Prior to the Hurricane of 1921, Honeymoon Island and nearby Caladesi Island were one large island known as Hog Island. The hurricane split the island in half and created Hurricane Pass.
Before Europeans arrived in the Americas, Native Americans of the Tocobaga tribe inhabited the island. These people harvested the abundant sea life from the surrounding waters of the Gulf of Mexico.
In the late 1930s, a businessman named Clinton Washburn purchased the island. While lunching with a friend who was the editor of Life magazine, he made the comment that the island would make a wonderful site for a honeymoon. The Life editor ran the story and Honeymoon Island was born.
Fifty honeymoon cottages were constructed, and on May 8, 1940, the first honeymooners arrived. In all, 164 couples took part in Washburn’s grand idea. This did not last long. After the start of World War II, the island was leased to an Ohio defense contractor for a rest and relaxation site for his employees.
The northern end of the island was used by a local defense contractor to test an amphibious vehicle they were building for the war effort.
After the war, the cottages fell into disrepair. In the 1960s, a developer purchased the island. His plan was to make the 200-acre island 3,000 acres by pumping in fill from the Gulf of Mexico. He would then build 4,500 residential units along waterfront canals. In total, there would be housing for 16,000 residents. The dredging did not go well. Much of the material that was pumped on to the island was rock.
In 1969 the dredging permit expired and because of the efforts of local environmentalists the permit was never renewed.
In 1974, the state of Florida purchased 113 acres of the island. Over the next six years, Florida purchased the remaining parcels of land on the island, and on Dec. 7, 1981, Honeymoon Island State Recreation Area was created.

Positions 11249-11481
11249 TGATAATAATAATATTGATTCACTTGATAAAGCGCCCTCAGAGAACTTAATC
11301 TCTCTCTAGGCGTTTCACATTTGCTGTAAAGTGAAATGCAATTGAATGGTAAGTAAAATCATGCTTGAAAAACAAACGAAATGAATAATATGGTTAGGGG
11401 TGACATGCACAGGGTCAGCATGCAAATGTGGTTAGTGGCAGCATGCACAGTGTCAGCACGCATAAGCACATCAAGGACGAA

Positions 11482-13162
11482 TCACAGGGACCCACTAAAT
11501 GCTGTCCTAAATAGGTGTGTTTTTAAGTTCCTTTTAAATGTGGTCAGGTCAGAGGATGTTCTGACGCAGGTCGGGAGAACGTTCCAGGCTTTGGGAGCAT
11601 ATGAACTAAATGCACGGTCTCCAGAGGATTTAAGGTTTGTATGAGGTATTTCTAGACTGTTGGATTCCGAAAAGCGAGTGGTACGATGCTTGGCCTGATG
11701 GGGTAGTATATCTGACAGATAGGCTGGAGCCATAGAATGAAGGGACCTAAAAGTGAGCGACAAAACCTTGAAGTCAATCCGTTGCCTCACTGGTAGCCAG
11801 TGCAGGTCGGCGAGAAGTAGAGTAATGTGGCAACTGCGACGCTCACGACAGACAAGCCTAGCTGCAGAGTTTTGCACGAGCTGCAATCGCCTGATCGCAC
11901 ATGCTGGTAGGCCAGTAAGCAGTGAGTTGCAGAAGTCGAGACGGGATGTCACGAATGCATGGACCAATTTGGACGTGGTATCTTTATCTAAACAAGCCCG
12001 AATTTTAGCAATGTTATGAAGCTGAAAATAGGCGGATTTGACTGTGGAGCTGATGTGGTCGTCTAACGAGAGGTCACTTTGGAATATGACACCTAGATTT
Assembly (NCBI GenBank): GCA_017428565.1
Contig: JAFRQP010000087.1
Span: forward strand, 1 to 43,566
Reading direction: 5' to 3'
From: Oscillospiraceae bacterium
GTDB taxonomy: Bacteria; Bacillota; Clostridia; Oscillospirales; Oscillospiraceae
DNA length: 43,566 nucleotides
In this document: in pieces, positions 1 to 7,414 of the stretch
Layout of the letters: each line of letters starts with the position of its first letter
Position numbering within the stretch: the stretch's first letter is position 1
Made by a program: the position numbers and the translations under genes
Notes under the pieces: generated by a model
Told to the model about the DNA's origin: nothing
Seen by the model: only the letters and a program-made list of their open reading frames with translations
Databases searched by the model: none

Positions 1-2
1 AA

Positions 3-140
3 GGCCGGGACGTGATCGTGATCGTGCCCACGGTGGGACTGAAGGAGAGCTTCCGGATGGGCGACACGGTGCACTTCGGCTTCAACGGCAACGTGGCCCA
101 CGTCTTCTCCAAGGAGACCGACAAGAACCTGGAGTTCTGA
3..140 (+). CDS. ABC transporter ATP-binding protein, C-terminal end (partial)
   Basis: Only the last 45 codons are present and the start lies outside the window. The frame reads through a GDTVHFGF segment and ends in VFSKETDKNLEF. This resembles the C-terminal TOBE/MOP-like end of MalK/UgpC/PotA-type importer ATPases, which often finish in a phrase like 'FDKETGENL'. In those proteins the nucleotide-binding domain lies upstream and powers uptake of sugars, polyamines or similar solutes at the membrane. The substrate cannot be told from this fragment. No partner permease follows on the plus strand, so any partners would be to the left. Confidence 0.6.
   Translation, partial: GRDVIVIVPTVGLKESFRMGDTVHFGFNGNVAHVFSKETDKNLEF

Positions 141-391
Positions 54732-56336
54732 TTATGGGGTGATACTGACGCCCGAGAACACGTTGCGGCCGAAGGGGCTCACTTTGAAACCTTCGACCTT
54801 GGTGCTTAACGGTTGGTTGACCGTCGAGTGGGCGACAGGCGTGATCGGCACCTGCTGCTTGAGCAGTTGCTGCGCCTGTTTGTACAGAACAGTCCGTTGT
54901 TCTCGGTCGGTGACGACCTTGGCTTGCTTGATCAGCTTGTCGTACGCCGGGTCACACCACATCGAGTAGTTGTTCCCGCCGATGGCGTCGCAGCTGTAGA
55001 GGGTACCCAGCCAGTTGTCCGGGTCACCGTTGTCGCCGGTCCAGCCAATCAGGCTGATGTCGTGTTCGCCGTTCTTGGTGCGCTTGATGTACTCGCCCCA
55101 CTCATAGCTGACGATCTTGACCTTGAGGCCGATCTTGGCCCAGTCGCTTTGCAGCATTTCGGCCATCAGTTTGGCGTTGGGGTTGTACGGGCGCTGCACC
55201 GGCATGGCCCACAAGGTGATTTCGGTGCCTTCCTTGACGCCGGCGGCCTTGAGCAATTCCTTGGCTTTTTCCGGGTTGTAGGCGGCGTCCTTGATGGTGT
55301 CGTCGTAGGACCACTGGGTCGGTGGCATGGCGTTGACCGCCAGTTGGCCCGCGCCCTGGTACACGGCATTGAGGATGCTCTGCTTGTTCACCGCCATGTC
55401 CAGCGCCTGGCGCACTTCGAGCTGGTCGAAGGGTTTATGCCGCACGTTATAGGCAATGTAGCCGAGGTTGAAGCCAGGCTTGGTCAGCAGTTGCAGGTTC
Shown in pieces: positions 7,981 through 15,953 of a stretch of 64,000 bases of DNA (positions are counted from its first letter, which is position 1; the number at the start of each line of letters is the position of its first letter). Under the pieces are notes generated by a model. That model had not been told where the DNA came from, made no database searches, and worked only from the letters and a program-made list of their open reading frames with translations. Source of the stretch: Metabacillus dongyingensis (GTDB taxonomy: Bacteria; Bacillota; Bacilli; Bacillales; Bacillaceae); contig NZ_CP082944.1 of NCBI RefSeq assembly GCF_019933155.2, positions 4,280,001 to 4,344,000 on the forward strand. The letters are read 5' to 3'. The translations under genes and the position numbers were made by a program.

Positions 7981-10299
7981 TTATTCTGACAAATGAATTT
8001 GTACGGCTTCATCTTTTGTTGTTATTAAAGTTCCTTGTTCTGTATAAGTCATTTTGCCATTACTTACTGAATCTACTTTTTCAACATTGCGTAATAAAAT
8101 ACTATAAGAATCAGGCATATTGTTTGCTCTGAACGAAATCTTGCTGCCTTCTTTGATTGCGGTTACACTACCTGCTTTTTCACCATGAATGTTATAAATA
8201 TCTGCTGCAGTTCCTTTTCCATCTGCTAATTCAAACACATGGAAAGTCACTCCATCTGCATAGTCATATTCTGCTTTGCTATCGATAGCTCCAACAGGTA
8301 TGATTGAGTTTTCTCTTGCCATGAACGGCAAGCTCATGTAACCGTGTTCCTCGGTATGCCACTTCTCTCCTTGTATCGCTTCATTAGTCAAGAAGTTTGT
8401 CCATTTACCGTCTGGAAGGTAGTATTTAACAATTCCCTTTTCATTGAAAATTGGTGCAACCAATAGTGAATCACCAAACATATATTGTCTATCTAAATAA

Honeymoon Island’s diverse natural habitat plays host to a variety of plants and animals. The beach is home to many resting shorebirds. Black skimmers, American oystercatchers, plovers and terns spend their time feeding and resting on the islands. Several of these birds nest on the island. Loggerhead and green sea turtles also nest on the island.
A hike along the Osprey Trail takes you along a slash pine forest where some of the trees are almost 200 years old. Along the trail you may spot bald eagles, osprey and great horned owls that nest on the island during winter and spring. A large population of gopher tortoises inhabit the island as well as several species of snakes including the Eastern diamondback rattlesnake.
Since it became a state park, staff and volunteers have removed hundreds of thousands of invasive exotic plants. Staff also conduct prescribed fires in the park. The removal of invasive exotic plants and prescribed fires help maintain healthy natural communities.